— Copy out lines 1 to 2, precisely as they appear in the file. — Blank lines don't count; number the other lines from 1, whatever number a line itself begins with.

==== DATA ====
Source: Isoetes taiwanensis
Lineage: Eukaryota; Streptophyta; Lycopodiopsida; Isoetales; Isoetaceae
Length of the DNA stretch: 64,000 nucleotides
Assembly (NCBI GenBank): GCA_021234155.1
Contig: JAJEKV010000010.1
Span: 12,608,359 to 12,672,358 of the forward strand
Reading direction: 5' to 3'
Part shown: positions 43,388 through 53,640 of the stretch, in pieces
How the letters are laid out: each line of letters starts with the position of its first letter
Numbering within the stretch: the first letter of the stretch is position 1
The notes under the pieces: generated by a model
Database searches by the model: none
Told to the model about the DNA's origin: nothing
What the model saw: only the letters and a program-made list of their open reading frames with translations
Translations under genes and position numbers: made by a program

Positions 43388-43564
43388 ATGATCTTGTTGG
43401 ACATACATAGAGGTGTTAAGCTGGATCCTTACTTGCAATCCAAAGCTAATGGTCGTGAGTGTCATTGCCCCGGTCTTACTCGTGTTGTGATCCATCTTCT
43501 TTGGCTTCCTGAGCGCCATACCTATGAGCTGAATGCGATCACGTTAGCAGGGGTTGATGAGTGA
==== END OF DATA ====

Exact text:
Source: Isoetes taiwanensis
Lineage: Eukaryota; Streptophyta; Lycopodiopsida; Isoetales; Isoetaceae